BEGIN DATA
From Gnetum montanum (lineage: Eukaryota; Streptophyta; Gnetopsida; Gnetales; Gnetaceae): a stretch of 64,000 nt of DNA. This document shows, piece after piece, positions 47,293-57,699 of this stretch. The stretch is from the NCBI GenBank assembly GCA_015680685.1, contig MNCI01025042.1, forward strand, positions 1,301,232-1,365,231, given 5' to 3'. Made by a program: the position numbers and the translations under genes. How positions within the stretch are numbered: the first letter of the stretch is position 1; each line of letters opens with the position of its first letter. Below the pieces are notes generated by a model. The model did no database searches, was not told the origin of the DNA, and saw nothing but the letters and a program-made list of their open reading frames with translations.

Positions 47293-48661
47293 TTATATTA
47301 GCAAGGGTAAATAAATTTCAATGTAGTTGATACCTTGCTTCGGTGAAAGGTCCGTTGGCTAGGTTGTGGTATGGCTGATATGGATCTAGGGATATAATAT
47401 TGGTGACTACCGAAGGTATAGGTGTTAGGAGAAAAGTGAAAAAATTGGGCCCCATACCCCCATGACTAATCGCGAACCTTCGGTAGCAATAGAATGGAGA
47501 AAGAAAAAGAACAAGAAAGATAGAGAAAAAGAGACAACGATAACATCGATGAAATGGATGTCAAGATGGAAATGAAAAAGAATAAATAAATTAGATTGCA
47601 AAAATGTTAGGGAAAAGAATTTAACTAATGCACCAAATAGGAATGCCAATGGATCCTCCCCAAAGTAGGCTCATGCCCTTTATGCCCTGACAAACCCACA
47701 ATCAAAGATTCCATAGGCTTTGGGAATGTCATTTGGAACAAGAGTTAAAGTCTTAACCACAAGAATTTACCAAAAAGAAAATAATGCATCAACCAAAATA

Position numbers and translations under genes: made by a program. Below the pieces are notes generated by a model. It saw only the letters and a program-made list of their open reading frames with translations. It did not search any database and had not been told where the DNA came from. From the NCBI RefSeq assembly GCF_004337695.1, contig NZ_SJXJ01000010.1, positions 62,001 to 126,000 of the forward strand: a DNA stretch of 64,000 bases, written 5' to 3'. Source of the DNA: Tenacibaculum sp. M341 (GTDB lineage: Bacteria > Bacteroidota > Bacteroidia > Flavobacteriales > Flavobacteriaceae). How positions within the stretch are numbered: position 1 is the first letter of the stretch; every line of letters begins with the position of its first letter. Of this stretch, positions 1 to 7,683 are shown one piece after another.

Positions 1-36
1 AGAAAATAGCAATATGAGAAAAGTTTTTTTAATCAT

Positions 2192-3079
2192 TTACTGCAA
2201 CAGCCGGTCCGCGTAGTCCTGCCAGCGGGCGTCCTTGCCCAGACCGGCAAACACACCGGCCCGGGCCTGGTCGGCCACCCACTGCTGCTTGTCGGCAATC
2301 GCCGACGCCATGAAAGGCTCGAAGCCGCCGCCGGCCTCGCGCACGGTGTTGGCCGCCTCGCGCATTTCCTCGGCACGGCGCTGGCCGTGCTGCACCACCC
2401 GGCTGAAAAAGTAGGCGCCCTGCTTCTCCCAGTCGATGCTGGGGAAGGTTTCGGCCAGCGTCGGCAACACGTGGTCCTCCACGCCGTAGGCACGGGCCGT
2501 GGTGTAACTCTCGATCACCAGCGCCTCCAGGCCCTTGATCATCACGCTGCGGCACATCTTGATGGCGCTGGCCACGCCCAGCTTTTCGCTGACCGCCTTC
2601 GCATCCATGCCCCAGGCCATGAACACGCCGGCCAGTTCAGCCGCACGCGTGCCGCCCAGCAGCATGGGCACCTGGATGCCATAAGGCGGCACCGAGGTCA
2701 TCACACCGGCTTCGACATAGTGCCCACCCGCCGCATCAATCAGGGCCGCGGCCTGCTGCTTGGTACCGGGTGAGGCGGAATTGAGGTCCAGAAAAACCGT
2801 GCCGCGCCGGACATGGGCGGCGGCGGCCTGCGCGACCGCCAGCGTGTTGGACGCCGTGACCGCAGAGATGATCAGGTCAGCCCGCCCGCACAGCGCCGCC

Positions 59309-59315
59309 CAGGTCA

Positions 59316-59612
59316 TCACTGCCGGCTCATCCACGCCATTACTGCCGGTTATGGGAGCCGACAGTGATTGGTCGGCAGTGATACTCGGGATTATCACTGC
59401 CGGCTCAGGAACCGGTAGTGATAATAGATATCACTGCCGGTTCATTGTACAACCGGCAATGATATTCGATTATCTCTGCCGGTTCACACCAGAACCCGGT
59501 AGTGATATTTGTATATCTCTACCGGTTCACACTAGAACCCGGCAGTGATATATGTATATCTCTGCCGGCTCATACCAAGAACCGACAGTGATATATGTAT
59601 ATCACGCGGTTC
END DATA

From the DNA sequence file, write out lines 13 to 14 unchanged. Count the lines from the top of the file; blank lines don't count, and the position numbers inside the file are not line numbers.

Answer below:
2192 TTACTGCAA
2201 CAGCCGGTCCGCGTAGTCCTGCCAGCGGGCGTCCTTGCCCAGACCGGCAAACACACCGGCCCGGGCCTGGTCGGCCACCCACTGCTGCTTGTCGGCAATC